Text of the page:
This week, after spending 40 years singing, songwriting and trailblazing, Frankie Staton made her debut performance at the Grand Ole Opry. If the name doesn’t sound familiar, don’t feel bad. For a long time, one of the main functions of country music has been to ensure Black talent and awareness about Black talent is kept at bay. But the tide is changing.


Frankie is a country music pioneer. She moved to Nashville in 1981 after watching the Loretta Lynn biopic, Coal Miner’s Daughter. But she knew that being a Black woman - in life and in the industry - would mean dealing with racism at every step of her journey. In an interview with Billboard, she recalled making her way to one of the first performances of her career. She was stopped by a cop who asked her where she was going – even following her to the venue to ensure her story checked out. Despite being one of the first to sign up, she had to wait until the wee hours of the morning to finally perform.

“I knew when they wouldn’t let me up there, this would be a defining moment of my life,” Staton told the outlet. “You don’t run from this. There are times in your life where you have to stay and fight for what you want. Things that have come normally to other people, Black people have had to bend over backwards to get the opportunity. I knew if I left, they would never know the potential I had. I said, ‘I don’t care if I have to stay here all night long, I’m not leaving.’”

She would spend the next 15 years or so writing songs and performing in cafes. But when she read an article in which a record executive said he was unable to find Black country artists, she felt compelled to highlight some of the Black talent she knew lived in Music City.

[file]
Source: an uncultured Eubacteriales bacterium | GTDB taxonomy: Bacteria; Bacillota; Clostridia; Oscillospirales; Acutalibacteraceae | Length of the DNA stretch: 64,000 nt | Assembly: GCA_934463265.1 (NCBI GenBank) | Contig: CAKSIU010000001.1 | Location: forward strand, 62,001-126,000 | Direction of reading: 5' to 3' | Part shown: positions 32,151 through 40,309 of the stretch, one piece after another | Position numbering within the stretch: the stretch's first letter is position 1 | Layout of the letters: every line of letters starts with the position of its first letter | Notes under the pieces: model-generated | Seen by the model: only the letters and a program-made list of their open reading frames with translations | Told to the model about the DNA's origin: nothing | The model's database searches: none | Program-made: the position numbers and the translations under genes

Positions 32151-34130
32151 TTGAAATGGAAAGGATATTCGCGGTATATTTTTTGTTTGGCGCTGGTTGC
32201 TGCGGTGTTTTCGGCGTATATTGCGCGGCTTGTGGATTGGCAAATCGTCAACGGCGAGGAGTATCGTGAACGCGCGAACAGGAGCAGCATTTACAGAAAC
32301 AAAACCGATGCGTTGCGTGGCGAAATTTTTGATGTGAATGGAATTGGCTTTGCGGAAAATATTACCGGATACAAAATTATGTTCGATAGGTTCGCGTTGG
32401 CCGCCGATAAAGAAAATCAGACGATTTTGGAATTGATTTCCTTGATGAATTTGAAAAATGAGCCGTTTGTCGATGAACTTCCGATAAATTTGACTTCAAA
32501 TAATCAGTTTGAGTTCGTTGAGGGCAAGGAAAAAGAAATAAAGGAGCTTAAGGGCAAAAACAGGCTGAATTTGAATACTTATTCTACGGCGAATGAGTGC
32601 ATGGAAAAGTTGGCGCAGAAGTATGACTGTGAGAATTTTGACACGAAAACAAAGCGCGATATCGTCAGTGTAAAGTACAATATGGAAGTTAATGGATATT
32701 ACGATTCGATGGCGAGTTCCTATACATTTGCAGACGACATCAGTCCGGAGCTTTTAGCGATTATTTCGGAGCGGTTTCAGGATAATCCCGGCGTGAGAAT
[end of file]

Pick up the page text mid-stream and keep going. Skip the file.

In 1997, at Nashville’s famous Blue Bird Music Café, she launched the first country music talent show for Black artists. Soon, there were more artists than Frankie knew what to do with. So she began offering mentorship and support for Black country creatives before finally going on to launch the Black Country Music Association. 


Frankie’s story was highlighted in the 2022 Amazon Music documentary, For Love & Country, one that inspired me and broke my heart simultaneously. It told the story of country music through the lens of the genre’s Black artists. The documentary highlighted interesting and relatively unknown facts about country music’s ties to Blackness. The fiddle and the banjo, two instruments with heavy ties to country, were brought to America during the trans-Atlantic slave trade. Not only did white colonizers pluck Africans from their homelands, but they cherry-picked different aspects of the culture they wanted to bring to America. 

The film featured stars like Mickey Guyton, who became the first solo Black woman nominated for a Grammy in a country category in 2021. Despite making history, she revealed not feeling as comfortable as she’d like to in the genre.

“I don’t always feel like I have a home, but I’m creating a home and I hope I’m creating a space for other people of color and Black people to feel like they have a home in this genre,” Guyton said to on camera. 

Raymond Roker, the Amazon Music Global Head of Editorial says the documentary came together as a response to conversations and trends within country music. Ghanaian-American filmmaker and director Joshua Kissi, who worked on Beyonce’s Black Is King, was brought on as the director. 

“The goal of For Love & Country is to amplify the personal stories of a new generation of Black artists claiming space in Nashville — and helping to transform the genre in the process,” Roker told Forbes. “All of these amazing artists are seeking to change country music’s long-held identity as music by and for white audiences.

Last year, I wrote about the segregation in country music, particularly when it comes to the genre’s chilly reception of artists like Lil Nas X, who sits at the intersection of two of the most frowned-upon groups in country music – Black and LGBTQ+. In that same article, I referenced a 2019 Washington Post article that focused on the racial segregation, specifically. Four years later, and during Black History Month of course, it’s a better time than any to ask whether the needle has moved.


Recently, TheShadeRoom shared a carousel of Black country artists taking the genre by storm. 

Country star Reyna Roberts wrote, “Thank you so much for this!! I appreciate y’all showing us love and support! I’m HYPED about this!”

Country heavyweight BRELAND, who, alongside Reyna, appeared in For Love & Country wrote, “Made it to the Shaderoom! Thanks for supporting Black people in spaces WE CREATED!”